Dental Emergency: What You Need to Know to Handle the Situation

It’s interesting how when it comes to an emergency, some people don’t find their oral health as important as the rest of their body. When anything in your mouth becomes broken or damaged, the implications can be quite serious, even if it seems like the situation can be easily managed at home. A tooth that breaks might not even hurt if no nerve endings have been exposed, so it feels like it’s something that can be dealt with at a later stage. But should you wait? Advances in dental technology means that even fairly major issues can be remedied if you act quickly. The simple fact of the matter is that any changes to your teeth, gums, or soft tissue inside your mouth should be examined by a dentist as soon as possible, and it’s not wise to delay. So what actually constitutes what your dentist would consider to be a dental emergency? And how can you manage the emergency at home until you’re able to see a dentist?

Missing Tooth

If you suffer an accident that causes your tooth to be knocked out, then the race against the clock begins. Your dentist will actually be able to reattach the tooth in many instances, provided you manage the situation correctly. Carefully pick up the tooth and rinse it off, if it has fallen onto the ground. Place the tooth into a small sealable container of milk or lightly salted water. You must then get to an emergency dentist as soon as possible, since any delays of more than an hour greatly reduce the dentist’s ability to insert the tooth back into place. Some dentists suggest that you can reinsert the tooth back into your place and hold it there until you get to their office, but this is not recommended with young children, as the tooth can easily be swallowed.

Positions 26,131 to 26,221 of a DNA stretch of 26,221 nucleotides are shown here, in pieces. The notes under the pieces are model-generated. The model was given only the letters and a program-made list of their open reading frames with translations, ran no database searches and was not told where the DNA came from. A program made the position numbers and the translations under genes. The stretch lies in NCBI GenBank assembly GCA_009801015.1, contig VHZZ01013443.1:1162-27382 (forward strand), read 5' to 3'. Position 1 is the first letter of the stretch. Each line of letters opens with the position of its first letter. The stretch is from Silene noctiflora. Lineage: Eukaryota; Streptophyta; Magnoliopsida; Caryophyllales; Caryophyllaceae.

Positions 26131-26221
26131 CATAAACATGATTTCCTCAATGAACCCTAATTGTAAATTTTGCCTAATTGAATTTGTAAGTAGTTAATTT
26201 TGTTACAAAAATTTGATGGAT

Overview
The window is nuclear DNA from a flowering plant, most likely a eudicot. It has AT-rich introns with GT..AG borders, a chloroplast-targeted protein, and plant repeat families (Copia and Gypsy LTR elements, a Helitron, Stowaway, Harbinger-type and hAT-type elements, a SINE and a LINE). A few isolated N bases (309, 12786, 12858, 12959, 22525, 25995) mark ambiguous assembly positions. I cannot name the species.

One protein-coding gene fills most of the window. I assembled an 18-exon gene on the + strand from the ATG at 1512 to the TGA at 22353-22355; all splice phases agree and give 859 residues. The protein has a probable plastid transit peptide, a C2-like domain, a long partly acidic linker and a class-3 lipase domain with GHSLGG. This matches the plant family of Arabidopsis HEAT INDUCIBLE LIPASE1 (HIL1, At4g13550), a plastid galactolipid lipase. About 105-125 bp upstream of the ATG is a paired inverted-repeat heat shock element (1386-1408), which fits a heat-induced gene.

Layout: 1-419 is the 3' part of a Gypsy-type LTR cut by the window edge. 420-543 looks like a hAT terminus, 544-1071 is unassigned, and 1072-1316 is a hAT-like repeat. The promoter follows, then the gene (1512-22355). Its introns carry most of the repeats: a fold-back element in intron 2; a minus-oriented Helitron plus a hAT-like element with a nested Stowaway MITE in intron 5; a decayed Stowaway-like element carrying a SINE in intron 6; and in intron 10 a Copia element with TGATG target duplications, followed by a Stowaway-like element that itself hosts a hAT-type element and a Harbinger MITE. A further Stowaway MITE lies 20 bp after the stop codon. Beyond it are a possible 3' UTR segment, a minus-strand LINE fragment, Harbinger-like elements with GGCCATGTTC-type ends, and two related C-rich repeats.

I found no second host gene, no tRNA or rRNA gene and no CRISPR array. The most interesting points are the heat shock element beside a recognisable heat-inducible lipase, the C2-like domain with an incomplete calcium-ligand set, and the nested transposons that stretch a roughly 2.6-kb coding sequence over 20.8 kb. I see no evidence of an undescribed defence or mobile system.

Dental Abscess

While an abscess can seemingly grow from nothing overnight, the issue that caused it will have been developing for some time, and is a clear example of why oral hygiene should never be neglected. Bacteria can enter the gum via even the most microscopic of cracks and can rapidly lead to a painful inflammation – the sort of pain you wouldn’t wish on your worst enemy. If you’re lucky, you might experience the precursor to this intense pain, which is a dull, numb feeling in the affected area, and this is when you should rush to a dentist. Your dentist will drain the abscess, which contains a large amount of pus. Medication will also be prescribed to combat the infection, although further dental work will be needed to fix the issue that led to the abscess.